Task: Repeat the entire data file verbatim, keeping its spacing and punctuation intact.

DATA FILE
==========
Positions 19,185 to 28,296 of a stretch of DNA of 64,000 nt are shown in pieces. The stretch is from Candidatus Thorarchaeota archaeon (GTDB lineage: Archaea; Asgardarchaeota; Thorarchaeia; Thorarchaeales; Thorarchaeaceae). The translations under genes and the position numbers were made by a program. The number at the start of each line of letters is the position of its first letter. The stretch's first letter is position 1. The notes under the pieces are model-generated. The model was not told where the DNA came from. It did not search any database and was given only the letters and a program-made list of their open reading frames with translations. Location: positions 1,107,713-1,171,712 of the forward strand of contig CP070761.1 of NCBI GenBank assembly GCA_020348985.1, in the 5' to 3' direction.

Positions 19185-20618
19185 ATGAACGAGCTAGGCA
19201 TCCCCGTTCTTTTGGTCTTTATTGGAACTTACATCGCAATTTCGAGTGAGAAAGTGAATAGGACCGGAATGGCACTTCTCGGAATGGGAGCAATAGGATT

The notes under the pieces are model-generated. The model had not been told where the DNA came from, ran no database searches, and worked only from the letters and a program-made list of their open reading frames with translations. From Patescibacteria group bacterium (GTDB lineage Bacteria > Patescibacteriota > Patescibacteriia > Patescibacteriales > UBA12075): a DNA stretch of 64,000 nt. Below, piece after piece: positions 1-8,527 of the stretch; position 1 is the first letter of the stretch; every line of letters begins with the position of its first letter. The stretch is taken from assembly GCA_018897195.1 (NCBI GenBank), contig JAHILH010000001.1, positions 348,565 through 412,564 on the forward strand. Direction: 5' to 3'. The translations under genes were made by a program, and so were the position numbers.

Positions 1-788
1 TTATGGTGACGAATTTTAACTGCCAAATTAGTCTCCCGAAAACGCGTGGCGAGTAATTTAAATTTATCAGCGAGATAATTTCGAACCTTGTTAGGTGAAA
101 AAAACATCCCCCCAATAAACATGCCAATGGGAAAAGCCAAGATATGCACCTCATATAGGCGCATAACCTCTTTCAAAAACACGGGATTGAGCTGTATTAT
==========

Positions 19,185 to 28,296 of a stretch of DNA of 64,000 nt are shown in pieces. The stretch is from Candidatus Thorarchaeota archaeon (GTDB lineage: Archaea; Asgardarchaeota; Thorarchaeia; Thorarchaeales; Thorarchaeaceae). The translations under genes and the position numbers were made by a program. The number at the start of each line of letters is the position of its first letter. The stretch's first letter is position 1. The notes under the pieces are model-generated. The model was not told where the DNA came from. It did not search any database and was given only the letters and a program-made list of their open reading frames with translations. Location: positions 1,107,713-1,171,712 of the forward strand of contig CP070761.1 of NCBI GenBank assembly GCA_020348985.1, in the 5' to 3' direction.

Positions 19185-20618
19185 ATGAACGAGCTAGGCA
19201 TCCCCGTTCTTTTGGTCTTTATTGGAACTTACATCGCAATTTCGAGTGAGAAAGTGAATAGGACCGGAATGGCACTTCTCGGAATGGGAGCAATAGGATT

The notes under the pieces are model-generated. The model had not been told where the DNA came from, ran no database searches, and worked only from the letters and a program-made list of their open reading frames with translations. From Patescibacteria group bacterium (GTDB lineage Bacteria > Patescibacteriota > Patescibacteriia > Patescibacteriales > UBA12075): a DNA stretch of 64,000 nt. Below, piece after piece: positions 1-8,527 of the stretch; position 1 is the first letter of the stretch; every line of letters begins with the position of its first letter. The stretch is taken from assembly GCA_018897195.1 (NCBI GenBank), contig JAHILH010000001.1, positions 348,565 through 412,564 on the forward strand. Direction: 5' to 3'. The translations under genes were made by a program, and so were the position numbers.

Positions 1-788
1 TTATGGTGACGAATTTTAACTGCCAAATTAGTCTCCCGAAAACGCGTGGCGAGTAATTTAAATTTATCAGCGAGATAATTTCGAACCTTGTTAGGTGAAA
101 AAAACATCCCCCCAATAAACATGCCAATGGGAAAAGCCAAGATATGCACCTCATATAGGCGCATAACCTCTTTCAAAAACACGGGATTGAGCTGTATTAT